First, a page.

Unfortunately, those low-pressure systems forming well out into the pacific are sending plenty of swell our way, so even when the wind eases briefly next week, it will likely only be the larger vessels and experienced skippers crossing our bars.

A little pocket rocket longtail tuna

Back in the bay area, and there was some decent reefies on offer for those that headed for the Gutters last week. Avoiding the sharks was possible for some, but not all. Luckily there has been little traffic up that way recently due to weather constraints, so a few sections of reef gave up quality fish for the mobile fisho. As usual, coral trout were the main target and they responded to jigs, tea-bagged softies and live baits around the turn of tide.

The tide ran hard last week and made it tough for many, but those with the right tactics scored a feed of grassy sweetlip and a mix of other reefies. Cobia are taking live baits, jigs and softies and are a lot of fun for those not fussy about their “reef fishing”.

Young Ollie with a beautifully coloured mahi mahi

Spanish mackerel and large schoolies can be a real nuisance or a worthy target out there this time of year - depending on your view on mackerel. Trolling the edges of the gutters at dawn is a well-proven and easy way to pin a spaniard if you wish. Sinking the likes of 50 gram Flashas or large jigs later in the day will soon see you hooked to them or schoolies if you do so around any baitfish schools.

You won’t be allowed to catch spanish mackerel in our area from 1st to 21st February 2023 by the way, so if you are a spaniard fan, then get amongst them beforehand. Oh, and as a reminder – taking of spanish mackerel is banned from the waters of Platypus Bay (east of a line from Rooneys Point to Coongul Point on Fraser Island) year-round. This ban is in place to protect you from the Ciguatera toxin that is highly prevalent in that area and known to be carried by spaniards. In these parts, we deem any spaniard over about 8 kilo risky and keeping the bigger fish just plain crazy.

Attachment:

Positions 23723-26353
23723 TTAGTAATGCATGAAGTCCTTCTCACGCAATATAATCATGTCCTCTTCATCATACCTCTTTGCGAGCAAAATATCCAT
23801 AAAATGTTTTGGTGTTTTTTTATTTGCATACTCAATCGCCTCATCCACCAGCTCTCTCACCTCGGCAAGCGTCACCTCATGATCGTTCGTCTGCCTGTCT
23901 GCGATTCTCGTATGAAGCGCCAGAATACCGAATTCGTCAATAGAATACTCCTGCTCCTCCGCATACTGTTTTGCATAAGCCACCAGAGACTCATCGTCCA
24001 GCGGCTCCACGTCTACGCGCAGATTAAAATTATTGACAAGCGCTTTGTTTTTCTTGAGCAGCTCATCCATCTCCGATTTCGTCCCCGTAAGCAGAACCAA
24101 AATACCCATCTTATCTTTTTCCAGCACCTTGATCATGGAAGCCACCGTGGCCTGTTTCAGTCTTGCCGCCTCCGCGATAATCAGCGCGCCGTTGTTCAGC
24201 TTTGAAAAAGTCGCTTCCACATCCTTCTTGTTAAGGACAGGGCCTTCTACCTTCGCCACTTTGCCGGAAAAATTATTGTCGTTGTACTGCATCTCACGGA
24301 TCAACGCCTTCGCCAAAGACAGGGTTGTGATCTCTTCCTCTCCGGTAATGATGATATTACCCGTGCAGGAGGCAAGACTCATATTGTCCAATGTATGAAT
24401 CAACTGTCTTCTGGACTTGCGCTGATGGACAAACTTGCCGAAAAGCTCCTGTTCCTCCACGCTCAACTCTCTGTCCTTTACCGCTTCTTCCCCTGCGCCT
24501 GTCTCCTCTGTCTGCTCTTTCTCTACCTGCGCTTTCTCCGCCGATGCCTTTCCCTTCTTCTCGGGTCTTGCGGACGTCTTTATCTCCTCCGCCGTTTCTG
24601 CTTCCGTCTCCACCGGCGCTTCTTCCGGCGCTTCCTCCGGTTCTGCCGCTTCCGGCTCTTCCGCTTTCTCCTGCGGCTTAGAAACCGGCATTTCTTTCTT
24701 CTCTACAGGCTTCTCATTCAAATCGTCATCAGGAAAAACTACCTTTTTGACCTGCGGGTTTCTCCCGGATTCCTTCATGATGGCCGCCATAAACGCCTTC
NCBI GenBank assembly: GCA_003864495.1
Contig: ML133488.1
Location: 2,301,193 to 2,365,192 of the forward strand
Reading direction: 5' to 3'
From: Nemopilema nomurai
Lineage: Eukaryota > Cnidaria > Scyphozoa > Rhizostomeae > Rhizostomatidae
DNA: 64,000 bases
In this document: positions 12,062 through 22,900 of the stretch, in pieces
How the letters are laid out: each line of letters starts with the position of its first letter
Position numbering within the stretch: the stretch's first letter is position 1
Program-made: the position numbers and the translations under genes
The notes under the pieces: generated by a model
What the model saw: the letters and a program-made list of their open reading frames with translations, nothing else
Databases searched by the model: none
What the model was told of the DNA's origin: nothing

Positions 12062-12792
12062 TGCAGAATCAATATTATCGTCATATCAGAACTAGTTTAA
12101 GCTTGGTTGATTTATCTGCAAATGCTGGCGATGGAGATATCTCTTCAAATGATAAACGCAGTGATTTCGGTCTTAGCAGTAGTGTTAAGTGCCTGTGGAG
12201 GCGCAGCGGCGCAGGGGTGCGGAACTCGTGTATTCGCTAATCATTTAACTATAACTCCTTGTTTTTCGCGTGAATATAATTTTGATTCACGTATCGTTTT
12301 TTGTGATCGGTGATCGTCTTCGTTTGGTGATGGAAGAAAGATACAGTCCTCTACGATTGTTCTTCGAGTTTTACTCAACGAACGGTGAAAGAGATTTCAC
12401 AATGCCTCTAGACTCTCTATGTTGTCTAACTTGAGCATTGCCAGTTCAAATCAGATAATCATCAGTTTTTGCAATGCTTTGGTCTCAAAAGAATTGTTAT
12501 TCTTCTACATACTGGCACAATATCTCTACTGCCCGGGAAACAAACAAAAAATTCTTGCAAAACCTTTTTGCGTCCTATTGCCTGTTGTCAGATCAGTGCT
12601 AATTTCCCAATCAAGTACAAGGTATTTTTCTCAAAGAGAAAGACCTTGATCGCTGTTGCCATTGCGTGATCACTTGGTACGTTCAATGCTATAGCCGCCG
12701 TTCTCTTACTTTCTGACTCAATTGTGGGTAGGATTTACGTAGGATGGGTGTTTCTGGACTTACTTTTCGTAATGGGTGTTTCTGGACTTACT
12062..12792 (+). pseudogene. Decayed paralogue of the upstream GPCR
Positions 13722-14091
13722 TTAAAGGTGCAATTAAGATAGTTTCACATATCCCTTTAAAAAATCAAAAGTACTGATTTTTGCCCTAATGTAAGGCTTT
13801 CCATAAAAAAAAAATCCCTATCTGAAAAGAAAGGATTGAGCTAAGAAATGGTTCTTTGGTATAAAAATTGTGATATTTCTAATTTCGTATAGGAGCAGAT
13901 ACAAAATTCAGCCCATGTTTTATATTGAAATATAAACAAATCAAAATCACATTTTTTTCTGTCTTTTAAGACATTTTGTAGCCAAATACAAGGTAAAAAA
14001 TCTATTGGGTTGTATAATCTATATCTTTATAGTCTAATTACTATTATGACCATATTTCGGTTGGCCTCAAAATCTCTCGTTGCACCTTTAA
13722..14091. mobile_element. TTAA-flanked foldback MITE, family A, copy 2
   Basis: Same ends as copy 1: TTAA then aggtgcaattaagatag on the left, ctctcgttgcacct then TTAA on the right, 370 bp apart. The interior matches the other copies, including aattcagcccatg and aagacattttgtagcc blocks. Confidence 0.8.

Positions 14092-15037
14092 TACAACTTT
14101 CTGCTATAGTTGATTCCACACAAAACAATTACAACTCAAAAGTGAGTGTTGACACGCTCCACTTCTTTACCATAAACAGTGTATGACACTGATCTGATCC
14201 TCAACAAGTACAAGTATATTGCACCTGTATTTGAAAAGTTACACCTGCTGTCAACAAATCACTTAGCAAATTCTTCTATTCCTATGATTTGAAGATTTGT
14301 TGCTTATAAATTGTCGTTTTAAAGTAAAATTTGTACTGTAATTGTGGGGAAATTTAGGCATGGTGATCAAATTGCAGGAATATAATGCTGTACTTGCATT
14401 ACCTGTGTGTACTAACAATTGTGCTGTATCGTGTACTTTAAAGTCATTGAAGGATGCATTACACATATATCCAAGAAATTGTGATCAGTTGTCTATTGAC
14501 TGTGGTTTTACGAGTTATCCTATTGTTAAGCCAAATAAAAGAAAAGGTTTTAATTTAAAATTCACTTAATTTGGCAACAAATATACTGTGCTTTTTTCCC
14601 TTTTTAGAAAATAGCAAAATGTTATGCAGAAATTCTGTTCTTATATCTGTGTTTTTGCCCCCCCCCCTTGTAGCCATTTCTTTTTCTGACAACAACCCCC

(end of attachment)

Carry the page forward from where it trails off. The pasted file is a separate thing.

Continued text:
How cool are the colours of this jobfish speared off Fraser

Inshore Reefies Worth Pursuing

Family fishos seeking an easy feed and a bit of fun for the kids can head out and chase grassy sweetlip on our deeper inshore reefs this week. Either heading out super early before the wind gets up and fishing protected waters, or waiting until the wind eases, will soon see you tangling with sweeties if you drop squid baits to the bottom.

You can try the deep side of the fringing reefs around the bay islands, or off Pt Vernon at dawn or dusk if you like, but such sites aren’t likely to be as productive with the sun high in the sky over the neaps. All the same, the shallower waters are easier for the kids, less sharky and offer great “bycatch” of trout (on prawn or fish baits or lures), cod, tuskies and grunter.

James with a nice inshore trout

The deeper reefs in our shipping channels, plus some of the ledges along the western side of Fraser south of Moon Point, and the local artificial reefs are all home to good numbers of grassy sweetlip. Unfortunately, extracting them from these waters can be frustrating with so many sharks around, so don’t be complacent and sit at anchor feeding the noahs. Try drifting with decent sinkers to hold bottom if you must, or bounce from spot to spot.

If you can secure some live baits, then cod and coral trout are great targets inshore. Tea-bagging softies or jigs will also score well with these predators and will soon see you hooked up to any scarlets in the area.

Tauri with a coral trout that scoffed a soft plastic

Heading out to the more exposed inshore grounds such as the Burrum 8 Mile, Fairway, Outer Banks and Simpson arti once the weather improves should see you tangling with some quality grunter. You might also find mackerel, golden trevally, squire, cod, blackall and tuskies over the same country.